Madeline said that paternity leave might appear to be about giving fathers crucial time to bond with their new children, it was also vital in helping reduce workplace discrimination that women could face because of pregnancy and motherhood.

Citing the Malaysia's Business and Economic conditions survey, conducted by Associated Chinese Chambers of Commerce and Industry of Malaysia (ACCCIM), she said employers were found to prefer hiring men for full-time roles or women on a part-time basis due to the length of maternity leave.

According to All Women’s Action Society (Awam) information and communications officer Amanda Shweeta Louis, improving women’s economic opportunities in the country required a comprehensive approach as this would involve addressing structural, social, and cultural barriers, involving both This could take the form of implementing equal wage policies and government policy changes and societal shifts.

anti-discrimination laws to eliminate gender-based disparities in pay and opportunities, empowering women to actively contribute to economic growth by addressing structural inequalities like pay gaps and limited career advancement access, she said.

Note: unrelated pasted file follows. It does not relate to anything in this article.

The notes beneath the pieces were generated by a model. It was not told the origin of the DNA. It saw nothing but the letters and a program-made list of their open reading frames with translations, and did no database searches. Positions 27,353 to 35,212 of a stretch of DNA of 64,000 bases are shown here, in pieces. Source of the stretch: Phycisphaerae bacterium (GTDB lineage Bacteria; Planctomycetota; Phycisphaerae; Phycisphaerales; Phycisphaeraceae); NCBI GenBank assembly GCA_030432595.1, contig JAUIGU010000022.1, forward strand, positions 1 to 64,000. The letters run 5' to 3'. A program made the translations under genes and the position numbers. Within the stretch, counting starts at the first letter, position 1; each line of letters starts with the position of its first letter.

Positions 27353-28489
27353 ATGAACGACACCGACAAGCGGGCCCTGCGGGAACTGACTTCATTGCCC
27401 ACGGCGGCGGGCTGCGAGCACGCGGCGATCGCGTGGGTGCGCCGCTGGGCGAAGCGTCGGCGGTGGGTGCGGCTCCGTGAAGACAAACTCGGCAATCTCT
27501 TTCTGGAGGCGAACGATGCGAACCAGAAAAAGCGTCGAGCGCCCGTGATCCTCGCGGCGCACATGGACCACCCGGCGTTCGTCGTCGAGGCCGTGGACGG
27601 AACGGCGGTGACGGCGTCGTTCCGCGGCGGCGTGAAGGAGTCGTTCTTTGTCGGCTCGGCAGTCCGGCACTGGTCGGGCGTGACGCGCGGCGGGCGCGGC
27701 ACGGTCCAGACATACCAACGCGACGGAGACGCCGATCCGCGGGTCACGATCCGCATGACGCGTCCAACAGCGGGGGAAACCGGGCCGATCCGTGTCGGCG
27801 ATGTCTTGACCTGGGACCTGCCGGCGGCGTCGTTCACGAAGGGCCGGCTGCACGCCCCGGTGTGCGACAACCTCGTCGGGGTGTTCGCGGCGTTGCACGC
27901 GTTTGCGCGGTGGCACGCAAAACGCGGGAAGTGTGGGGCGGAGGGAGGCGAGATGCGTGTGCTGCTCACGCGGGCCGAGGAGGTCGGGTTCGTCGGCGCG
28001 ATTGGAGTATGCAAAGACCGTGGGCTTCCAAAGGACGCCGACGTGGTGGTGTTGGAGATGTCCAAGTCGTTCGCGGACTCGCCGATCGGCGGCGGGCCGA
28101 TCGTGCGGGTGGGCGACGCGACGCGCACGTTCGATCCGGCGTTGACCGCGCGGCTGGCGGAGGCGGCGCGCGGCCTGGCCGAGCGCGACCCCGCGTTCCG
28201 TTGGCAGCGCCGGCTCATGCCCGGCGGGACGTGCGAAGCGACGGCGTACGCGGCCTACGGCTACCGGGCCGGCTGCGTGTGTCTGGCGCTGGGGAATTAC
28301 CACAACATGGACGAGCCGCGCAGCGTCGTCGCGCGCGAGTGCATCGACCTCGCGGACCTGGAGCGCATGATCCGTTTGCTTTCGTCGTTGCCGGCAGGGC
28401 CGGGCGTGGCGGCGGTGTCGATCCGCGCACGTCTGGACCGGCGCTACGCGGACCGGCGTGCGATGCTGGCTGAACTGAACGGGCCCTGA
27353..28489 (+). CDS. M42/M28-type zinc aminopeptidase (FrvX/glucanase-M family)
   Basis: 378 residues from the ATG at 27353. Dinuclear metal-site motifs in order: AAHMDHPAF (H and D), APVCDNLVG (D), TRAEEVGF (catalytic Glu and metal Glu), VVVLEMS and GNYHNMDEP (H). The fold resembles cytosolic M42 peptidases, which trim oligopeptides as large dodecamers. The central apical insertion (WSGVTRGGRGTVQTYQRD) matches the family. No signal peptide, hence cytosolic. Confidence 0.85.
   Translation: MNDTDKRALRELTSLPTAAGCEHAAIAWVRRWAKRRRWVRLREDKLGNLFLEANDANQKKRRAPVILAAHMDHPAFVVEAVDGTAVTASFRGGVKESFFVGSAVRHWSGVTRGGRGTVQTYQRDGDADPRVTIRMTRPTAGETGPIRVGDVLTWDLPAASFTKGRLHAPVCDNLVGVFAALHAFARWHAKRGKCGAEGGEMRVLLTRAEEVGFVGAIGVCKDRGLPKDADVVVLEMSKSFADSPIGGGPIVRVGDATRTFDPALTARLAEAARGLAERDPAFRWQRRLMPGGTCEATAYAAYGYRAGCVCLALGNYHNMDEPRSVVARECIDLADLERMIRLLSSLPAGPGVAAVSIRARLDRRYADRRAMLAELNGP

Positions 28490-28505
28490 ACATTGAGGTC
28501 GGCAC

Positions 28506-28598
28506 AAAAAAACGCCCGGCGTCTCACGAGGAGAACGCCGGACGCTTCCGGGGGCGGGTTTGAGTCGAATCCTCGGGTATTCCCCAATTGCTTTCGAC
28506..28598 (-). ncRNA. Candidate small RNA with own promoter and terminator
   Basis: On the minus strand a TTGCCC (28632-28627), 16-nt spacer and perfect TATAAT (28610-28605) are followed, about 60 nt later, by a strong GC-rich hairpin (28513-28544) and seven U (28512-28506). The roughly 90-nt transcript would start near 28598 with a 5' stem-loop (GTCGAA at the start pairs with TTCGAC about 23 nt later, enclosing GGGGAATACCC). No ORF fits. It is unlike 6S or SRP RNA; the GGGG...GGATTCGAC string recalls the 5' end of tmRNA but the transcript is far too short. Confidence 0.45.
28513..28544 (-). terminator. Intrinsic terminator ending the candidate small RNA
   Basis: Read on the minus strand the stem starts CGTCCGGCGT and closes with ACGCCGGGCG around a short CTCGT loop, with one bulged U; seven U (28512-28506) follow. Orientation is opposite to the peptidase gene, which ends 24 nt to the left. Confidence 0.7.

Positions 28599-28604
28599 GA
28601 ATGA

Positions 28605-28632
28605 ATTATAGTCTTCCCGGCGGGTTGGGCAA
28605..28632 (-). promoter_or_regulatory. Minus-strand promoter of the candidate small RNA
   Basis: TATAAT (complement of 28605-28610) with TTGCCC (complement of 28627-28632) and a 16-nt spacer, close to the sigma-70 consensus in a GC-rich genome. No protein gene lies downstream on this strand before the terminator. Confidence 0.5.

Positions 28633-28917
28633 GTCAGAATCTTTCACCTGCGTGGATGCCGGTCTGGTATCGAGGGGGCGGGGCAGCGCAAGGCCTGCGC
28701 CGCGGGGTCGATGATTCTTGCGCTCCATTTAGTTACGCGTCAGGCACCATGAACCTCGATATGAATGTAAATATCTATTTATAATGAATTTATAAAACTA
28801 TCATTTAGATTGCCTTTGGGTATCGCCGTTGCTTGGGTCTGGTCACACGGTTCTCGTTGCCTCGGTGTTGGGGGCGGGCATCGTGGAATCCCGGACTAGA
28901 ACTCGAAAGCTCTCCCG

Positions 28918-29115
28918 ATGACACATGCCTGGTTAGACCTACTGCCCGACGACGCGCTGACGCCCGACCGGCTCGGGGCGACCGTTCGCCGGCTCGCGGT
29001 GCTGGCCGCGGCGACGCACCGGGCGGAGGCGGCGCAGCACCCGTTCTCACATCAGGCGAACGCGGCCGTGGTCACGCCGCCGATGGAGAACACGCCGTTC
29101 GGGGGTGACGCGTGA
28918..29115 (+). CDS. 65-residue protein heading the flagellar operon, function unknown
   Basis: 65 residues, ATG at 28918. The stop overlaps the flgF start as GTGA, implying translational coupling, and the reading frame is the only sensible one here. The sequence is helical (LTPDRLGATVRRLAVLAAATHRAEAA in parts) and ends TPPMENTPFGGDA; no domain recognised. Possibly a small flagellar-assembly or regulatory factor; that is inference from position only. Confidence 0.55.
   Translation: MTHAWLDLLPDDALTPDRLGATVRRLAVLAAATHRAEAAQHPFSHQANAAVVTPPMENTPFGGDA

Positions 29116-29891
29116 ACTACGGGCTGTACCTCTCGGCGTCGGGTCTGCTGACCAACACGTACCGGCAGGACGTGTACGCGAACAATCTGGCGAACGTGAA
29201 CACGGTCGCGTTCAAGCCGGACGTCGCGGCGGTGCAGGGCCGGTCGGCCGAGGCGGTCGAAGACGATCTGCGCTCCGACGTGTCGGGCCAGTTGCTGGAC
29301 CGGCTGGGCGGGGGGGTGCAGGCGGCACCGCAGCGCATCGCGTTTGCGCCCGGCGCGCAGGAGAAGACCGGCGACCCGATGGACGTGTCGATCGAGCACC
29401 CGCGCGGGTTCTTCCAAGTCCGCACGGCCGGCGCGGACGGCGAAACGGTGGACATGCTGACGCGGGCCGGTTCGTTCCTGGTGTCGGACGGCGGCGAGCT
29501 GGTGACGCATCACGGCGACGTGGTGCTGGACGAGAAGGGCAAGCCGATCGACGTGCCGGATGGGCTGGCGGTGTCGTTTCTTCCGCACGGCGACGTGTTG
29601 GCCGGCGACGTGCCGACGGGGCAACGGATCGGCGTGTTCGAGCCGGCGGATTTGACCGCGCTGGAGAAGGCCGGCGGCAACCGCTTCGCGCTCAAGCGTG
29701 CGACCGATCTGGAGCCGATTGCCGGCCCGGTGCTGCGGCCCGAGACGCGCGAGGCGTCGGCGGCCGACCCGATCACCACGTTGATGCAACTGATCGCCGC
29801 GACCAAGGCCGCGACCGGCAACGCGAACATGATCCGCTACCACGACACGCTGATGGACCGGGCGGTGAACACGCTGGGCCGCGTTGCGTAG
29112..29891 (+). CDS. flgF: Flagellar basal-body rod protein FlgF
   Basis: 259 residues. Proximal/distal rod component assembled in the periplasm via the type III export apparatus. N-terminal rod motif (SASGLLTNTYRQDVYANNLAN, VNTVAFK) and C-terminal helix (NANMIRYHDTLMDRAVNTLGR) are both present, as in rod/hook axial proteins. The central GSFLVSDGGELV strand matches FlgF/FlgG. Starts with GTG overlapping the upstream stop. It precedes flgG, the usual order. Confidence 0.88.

“Moreover, structural changes often have a ripple effect on social and cultural barriers. When policies are put in place to promote gender equality in the workplace, it sends a message to society that women's contributions are valued and should be treated equally to men’s.

“This can lead to a shift in societal attitudes towards women's roles in the workforce, challenging traditional gender norms and stereotypes,” she told Malay Mail.

Since waiting for these to occur organically would take a long time, she said proactive government intervention is necessary to accelerate the process of change.

Asked on policies on sexual and reproductive health and rights (SRHR) and women’s participation in the workforce, Amanda said it all goes back to strengthening and investing more in primary healthcare responses to gender-based violence and domestic violence.

“This includes providing gender sensitisation training to hospital staff to ensure survivors of violence receive appropriate care and support.

“Furthermore, addressing maternal mortality rates (MMR) and reducing teenage pregnancies are essential components of SRHR policies and investing in comprehensive sexual education programmes and ensuring access to safe and affordable contraception can significantly reduce the MMR and teenage pregnancy rates,” she added.